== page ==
Wednesday, July 05, 2006

A Change of Plans, Perhaps...

It may disappoint some of you to know that I am considering scrapping the Alabama leg of the trip. After speaking with my thesis adviser today, I have come to the conclusion that I might have too much material already to work with. A comparison of Richmond and Atlanta could be a tenable project, but to add Alabama to the mix just doesn't make sense.

Besides, the angle for Richmond and Atlanta is largely the same: how public memory of the Confederacy has changed since the inception of monuments in those cities. Furthermore, Richmond and Atlanta have a special iconic status --Richmond as the capital of the CSA, and Atlanta as the South's most devistated city. Moulton, Alabama has no such reputation. So while I am fascinated by the decision of the Lawrence County Commission to erect a new memorial to the Confederacy, I think it makes sense to drop this part of the project. Still, I might make a few phone calls and just poke around to see what's going on over in Alabama. They actually erected the monument on June 25, but I can't find newspaper record of its unveiling anywhere.


Here is my tentative interpretation of the differing approaches to memorializing in Richmond and Atlanta: Richmond takes its history more seriously than Atlanta. Harsh, I know. Battles are still waged in Richmond over what historical figures constitute heroes (ie, the controversies over the Ashe monument, the Lee mural and the Lincoln statue); race and the legacy of slavery still loom large over local politics (and some politicians successfully play the "race card"). Like every other city in America, Atlanta has its racial tensions. However, in the case of Stone Mountain at least, black/white hostilities are secondary to love of green.

One easy response to this argument is that the physical constitution of these monuments lend themselves to different types of interaction. That is, because Stone Mountain is a mountain, it is more of a natural tourist attraction than, say, Monument Avenue. I am still wrestling with how to deal with this criticism. Of course, a comparison of any two cities is never a controlled experiment. But I still think there must be something to the fact that longtime Atlanta residents think of laser lights and The Charlie Daniels Band when they hear "Stone Mountain." Somehow, those neon lights and an aggressive marketing campaign have blinded people to the mountain's not-so-distant history.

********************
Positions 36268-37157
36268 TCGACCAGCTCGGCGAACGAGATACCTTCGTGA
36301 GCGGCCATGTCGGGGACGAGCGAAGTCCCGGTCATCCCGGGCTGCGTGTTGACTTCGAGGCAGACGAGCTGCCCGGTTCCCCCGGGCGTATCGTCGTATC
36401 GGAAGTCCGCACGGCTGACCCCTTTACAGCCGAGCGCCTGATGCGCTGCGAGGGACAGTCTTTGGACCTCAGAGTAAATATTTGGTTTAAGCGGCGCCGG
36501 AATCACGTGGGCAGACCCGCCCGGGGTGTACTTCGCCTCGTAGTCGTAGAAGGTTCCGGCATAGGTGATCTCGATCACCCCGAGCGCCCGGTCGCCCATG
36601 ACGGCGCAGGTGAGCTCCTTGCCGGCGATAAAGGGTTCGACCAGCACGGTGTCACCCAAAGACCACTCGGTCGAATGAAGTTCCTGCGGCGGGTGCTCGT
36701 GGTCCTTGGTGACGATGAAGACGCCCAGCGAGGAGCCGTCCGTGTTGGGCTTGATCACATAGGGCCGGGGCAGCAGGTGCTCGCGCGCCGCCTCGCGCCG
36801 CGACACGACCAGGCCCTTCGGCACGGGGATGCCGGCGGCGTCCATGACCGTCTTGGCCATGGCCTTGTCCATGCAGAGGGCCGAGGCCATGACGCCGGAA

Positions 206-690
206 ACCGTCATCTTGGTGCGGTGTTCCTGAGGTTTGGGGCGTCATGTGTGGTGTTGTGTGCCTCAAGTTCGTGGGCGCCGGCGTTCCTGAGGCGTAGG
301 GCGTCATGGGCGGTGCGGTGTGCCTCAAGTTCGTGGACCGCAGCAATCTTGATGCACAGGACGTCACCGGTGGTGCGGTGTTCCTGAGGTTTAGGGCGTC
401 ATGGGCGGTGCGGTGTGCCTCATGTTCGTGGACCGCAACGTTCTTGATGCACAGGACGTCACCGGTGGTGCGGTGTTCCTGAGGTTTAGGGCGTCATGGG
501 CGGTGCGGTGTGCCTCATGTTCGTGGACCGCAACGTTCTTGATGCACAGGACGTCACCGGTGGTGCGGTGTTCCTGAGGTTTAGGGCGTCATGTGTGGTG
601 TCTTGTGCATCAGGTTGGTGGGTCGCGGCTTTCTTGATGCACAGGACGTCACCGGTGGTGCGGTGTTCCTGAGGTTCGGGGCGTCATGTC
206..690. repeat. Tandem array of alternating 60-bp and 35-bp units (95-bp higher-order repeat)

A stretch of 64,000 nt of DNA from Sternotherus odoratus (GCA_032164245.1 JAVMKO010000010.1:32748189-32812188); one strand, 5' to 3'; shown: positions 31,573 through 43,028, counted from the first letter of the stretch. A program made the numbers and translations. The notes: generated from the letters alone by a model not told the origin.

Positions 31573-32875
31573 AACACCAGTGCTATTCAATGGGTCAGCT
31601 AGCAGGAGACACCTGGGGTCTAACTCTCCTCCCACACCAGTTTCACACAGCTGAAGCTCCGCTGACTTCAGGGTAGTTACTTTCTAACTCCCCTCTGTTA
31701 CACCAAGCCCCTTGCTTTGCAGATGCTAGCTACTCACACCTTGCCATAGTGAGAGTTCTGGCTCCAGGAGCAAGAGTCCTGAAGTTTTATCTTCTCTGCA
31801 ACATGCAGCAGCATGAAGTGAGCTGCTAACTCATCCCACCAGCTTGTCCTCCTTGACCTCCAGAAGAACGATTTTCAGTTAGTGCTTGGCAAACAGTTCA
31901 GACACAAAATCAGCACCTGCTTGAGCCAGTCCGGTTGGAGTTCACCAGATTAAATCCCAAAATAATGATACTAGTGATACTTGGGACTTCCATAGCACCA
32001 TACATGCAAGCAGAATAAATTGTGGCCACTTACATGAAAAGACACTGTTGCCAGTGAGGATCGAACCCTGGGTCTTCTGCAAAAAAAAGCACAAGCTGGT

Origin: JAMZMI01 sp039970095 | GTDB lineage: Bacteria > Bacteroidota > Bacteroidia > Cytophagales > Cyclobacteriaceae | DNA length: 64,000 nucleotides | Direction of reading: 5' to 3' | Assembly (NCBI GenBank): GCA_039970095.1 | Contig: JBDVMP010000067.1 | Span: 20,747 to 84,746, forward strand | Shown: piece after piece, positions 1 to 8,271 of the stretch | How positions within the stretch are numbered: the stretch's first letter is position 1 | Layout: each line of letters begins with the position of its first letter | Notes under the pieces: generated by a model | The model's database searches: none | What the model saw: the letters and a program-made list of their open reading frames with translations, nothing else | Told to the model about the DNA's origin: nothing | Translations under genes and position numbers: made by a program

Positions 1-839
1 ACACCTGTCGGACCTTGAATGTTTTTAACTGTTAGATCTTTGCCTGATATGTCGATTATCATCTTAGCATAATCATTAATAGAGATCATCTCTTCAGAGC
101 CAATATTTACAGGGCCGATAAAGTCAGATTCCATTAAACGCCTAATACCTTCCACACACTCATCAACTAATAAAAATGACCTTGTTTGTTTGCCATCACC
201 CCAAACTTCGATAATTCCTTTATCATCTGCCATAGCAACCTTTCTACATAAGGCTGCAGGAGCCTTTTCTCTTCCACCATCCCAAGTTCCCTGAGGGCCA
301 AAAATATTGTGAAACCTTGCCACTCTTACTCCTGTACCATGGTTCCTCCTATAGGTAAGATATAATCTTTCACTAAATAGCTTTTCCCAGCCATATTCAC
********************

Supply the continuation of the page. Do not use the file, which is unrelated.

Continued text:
6 Comments:

At 5:40 AM, Blogger Kevin said...

My guess is that you were able to find a great deal of material at the Virginia Historical Society and Museum of the Confederacy. The comparison between Virginia and Atlanta is a good one. W. Fitzhugh Brundage explores the postwar public debates over how to remember the war in _Southern Pasts: A Clash of Pasts_ (Harvard Univ. Press, 2005). It is well worth your time.

 
At 11:11 AM, Anonymous David Corbett said...

Dear Sarah ,
I enjoy your project ! Re: Atlanta - Once while at Gettyburg I met a fellow from Georgia who informed me that "Atlanta was a city in the South , not a Southern city and he prayed Sherman would return and burn it down again . Keep up the good work.
Cordially ,
David Corbett

 
At 2:58 PM, Blogger Wax pa Pelo said...

I will give you $100 to come home within 7 days. We will all be richer.

I will confess to skepticiam at your projects onset suspicious of a clever but idle dalliance. You have proven me wrong with several meaningful insights and original thoughts. I am very proud of you. As the CEO of the foundation sponsoring your work I look forward to its reading.

 
At 7:55 AM, Anonymous Anonymous said...

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At 5:41 AM, Anonymous SCV Member said...

Interesting blog. I'm always interested in anything to do with the civil war, especially in the area of Bartow County, Georgia. I'm an active member of the Sons of Confederate Veterans (SCV).

Regards,
SCV member
Euharlee

 

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